While going through a stack of old paperwork at the Scout hut where I am a leader, I found a laminated sheet detailing a method of firefighting I had never seen before.
“The Baskerville Burner was ‘invented’ in the summer of 1988 by Paul Baskerville, of the Tolmers Scout Camp Service Crew.
Himself and Shaun Joynson were running a survival course and Paul kept burning his fingers when trying to light fires without matches using pine cones, so he set about constructing something that would prevent this and as a result came up with the Burner.
When properly constructed, the Baskerville Burner will light first time every time even when damp.
To make a Baskerville Burner, take a pine cone. Turn it upside down and stick three small twigs into it to create a tripod for the cone to stand on. Next, take some strips of silver birch bark and wedge them into the leaves of the pine cone. Put a strip of bark into each leaf of the cone making sure you leave some trailing down to the ground.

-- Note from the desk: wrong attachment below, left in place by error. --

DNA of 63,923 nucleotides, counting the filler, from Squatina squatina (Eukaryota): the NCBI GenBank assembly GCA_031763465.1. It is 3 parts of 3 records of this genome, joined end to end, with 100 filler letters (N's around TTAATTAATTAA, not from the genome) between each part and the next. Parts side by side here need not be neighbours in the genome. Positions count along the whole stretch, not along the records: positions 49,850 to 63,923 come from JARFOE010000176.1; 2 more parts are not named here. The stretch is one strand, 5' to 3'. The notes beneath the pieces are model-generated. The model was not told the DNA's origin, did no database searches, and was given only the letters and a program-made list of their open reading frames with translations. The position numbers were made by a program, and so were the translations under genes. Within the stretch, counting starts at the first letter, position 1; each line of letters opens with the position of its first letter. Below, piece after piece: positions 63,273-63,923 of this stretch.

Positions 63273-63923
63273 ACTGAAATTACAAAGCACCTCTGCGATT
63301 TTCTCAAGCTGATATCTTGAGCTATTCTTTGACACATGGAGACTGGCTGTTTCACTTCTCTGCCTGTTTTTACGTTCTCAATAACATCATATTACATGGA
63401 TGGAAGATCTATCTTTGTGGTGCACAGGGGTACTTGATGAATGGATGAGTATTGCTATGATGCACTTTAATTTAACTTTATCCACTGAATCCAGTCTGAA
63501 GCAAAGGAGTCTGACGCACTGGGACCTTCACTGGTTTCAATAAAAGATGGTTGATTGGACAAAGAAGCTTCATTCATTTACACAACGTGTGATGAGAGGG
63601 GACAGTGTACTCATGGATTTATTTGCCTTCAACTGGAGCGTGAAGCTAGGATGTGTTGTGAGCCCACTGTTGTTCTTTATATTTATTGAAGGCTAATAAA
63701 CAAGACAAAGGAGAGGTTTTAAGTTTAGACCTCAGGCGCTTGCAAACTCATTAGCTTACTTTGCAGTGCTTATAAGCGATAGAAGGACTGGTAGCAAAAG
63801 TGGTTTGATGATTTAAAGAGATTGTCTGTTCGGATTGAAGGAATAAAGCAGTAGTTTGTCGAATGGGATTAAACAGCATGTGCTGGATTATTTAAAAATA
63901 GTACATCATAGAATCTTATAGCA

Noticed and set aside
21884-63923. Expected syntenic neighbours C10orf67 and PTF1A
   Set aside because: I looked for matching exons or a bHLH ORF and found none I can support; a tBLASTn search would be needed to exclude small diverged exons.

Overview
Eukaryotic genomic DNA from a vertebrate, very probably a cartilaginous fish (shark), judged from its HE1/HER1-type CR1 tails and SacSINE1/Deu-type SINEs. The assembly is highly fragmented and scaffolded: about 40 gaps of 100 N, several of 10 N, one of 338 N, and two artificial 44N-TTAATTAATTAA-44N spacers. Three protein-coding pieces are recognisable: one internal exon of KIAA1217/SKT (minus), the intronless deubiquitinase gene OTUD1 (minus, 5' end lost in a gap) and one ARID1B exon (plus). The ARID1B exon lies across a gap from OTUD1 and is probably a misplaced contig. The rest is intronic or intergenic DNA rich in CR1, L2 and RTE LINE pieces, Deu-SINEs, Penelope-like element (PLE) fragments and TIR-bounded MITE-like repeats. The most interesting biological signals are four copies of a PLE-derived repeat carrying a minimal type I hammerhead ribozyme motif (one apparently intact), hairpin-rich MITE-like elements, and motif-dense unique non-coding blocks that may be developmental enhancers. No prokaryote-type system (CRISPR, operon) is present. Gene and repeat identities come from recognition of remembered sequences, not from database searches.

Place the completed burner firmly on the ground and put some cotton wool or dry thistle heads underneath it. Using a flint and striker, create a spark underneath the burner. The cotton wool will catch and set light to the bark, which in turn will set light to the cone.
Have some sticks to hand and place these round the burner and within about five minutes you should have a raging fire.”
Later when I meet up with Shaun he says to me I have a great idea for an article you can publish on your website, I said I found the sheet in the office and was about to seek his permission to use it.
I have used it several times and it is a very efficient method for lighting fires, you can get a PDF of the Bakersville Burner here.